Mr. Howells was one of the gentlest, sweetest and most honest of men, and had the code of a pious old maid whose greatest delight is to have tea at the vicarage. He abhorred not only profanity and obscenity, but all of what Wells called the jolly coarseness of life. In his fantastic vision of life, farmers, seamen and factory hands may exist, but the farmer must never be covered with muck, the seaman must never roll out bawdy chanties, and all of them must long for an opportunity to visit Florence and smile gently at the quaintness of the beggars.

So strongly did Howells feel this genteel, new humanistic philosophy that he was able vastly to influence his contemporaries, down even to 1914 and the turmoil of the great war. He actually was able to take Mark Twain, perhaps the greatest of our writers, and put that fiery old savage into an intellectual frock coat and top hat.

Hamlin Garland's Influence

His influence is not altogether gone today. He is still worshipped by Hamlin Garland, an author who should have been in every way greater than Howells, but who, under Howells's influence, changed from a harsh and magnificent realist into a genial, insignificant lecturer. Mr. Garland is, so far as we have one, the dean of American letters today, and as our dean is alarmed by all the younger writers who are so lacking in taste as to suggest that men and women do not always love in accordance with the prayer book, and that the common people sometimes use language which would be inappropriate at the Women's Literary Club on Main street.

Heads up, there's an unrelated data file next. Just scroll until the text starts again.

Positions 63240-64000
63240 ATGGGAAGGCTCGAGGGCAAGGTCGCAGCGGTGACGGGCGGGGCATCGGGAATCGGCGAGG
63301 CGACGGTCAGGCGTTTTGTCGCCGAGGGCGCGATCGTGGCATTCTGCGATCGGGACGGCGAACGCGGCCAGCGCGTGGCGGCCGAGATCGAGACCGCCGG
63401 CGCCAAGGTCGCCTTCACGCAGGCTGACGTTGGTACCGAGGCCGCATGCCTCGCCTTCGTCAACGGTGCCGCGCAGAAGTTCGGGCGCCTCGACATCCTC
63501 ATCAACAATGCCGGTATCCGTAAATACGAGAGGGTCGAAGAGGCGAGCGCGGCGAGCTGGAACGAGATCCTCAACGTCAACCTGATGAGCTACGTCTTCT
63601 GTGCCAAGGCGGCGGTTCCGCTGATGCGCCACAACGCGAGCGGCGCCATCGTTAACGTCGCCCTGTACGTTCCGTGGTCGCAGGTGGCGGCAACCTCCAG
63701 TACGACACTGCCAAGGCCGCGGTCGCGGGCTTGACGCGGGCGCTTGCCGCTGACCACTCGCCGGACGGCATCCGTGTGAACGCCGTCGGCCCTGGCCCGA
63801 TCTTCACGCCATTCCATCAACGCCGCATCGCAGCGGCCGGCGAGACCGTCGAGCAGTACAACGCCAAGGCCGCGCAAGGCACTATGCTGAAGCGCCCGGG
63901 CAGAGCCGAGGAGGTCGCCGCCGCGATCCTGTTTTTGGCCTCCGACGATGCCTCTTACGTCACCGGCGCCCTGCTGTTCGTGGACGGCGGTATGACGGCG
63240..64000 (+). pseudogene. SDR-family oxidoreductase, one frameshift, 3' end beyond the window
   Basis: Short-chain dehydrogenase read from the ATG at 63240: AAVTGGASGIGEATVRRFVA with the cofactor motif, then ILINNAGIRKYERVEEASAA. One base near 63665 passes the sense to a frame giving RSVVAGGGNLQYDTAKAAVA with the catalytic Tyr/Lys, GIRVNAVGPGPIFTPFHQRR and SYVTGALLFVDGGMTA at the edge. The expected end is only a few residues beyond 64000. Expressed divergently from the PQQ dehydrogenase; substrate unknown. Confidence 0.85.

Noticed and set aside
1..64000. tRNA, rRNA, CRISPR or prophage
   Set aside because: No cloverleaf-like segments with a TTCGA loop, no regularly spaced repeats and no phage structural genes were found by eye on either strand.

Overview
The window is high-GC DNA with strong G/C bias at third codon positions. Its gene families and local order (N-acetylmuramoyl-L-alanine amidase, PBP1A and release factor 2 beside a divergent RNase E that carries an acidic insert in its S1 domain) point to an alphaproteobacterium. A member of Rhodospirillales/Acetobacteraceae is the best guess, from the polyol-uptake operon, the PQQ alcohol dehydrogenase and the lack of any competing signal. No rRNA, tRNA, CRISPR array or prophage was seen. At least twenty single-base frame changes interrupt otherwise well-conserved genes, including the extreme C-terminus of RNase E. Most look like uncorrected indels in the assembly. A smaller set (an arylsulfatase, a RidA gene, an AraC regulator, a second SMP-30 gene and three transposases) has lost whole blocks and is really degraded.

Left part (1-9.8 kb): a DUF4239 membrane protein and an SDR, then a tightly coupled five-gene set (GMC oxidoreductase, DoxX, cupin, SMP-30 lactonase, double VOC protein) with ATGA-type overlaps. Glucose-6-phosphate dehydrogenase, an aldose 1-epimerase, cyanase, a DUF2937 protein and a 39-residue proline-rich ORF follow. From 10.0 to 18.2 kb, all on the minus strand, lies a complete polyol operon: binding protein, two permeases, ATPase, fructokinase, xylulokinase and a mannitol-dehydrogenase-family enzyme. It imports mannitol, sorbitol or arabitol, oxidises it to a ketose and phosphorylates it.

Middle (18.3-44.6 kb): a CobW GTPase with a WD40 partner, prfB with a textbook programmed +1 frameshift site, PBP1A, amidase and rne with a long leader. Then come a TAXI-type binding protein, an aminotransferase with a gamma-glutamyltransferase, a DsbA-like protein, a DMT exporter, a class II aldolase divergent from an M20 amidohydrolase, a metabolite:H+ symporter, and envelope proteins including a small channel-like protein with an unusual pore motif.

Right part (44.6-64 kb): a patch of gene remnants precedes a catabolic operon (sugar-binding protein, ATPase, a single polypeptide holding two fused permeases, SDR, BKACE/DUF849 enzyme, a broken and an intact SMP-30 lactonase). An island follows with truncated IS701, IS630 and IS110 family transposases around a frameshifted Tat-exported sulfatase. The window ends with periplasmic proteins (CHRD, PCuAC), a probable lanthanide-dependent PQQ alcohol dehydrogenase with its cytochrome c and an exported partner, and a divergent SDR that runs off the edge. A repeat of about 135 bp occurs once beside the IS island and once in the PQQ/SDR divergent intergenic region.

Yet the same Hamlin Garland, as a young man, wrote two of the most valiant and revelatory works of realism, ''Main Traveled Roads'' and ''Rose of Dutcher's Coolly.'

I read them as a boy in a prairie village in Minnesota, in just such an environment as was described in Garland's tales. They were vastly exciting to me. I had realized, on reading Balzac and Dickens, that it was possible to describe the French and English common people as one actually saw them. But it had never occurred to me that one might, without indecency, write of the people of Sauk Center, Minn., as one felt about them.

Our fictional tradition, you see, was that all of us in midwestern villages were altogether noble and happy. But in Garland's ''Main Traveled Roads'' I discovered there was one man who believed midwestern peasants sometimes were bewildered, hungry and vile. And, given this vision, I was released to write of life as living life.

Made ''Main Street'' Possible

I am afraid Mr. Garland will not be pleased, but accurately annoyed, to know that he made it possible for me to write of America as I see it and not as Mr. William Dean Howells so sunnily saw it. And it is a completely revelatory American tragedy that in our land of freedom men like Garland, who first blast the roads to freedom, become themselves the most bound.

I have, for the future of American literature, every hope and every eager belief. We are coming out, I believe, of the stuffiness of safe and sane incredibility and dull provincialism. There are young Americans doing such passionate and authentic work that it makes me sick to see I am a little too old to be one of them.

(Here Mr. Lewis pays tribute to Hemingway, Thomas Wolfe, author of one novel, ''Look Homeward, Angel,'' Thornton Wilder, Dos Passos, the poet Stephen Benet and others.)

I salute them all with joy as being not yet too far removed from their unconquerable determination to give to the America that has mountains and endless prairies, enormous cities and lost farm cabins, billions of money and tons of faith, the America that is as strange as Russia and as complex as China, a literature worthy of her vastness.

Last update: April 9th, 2002.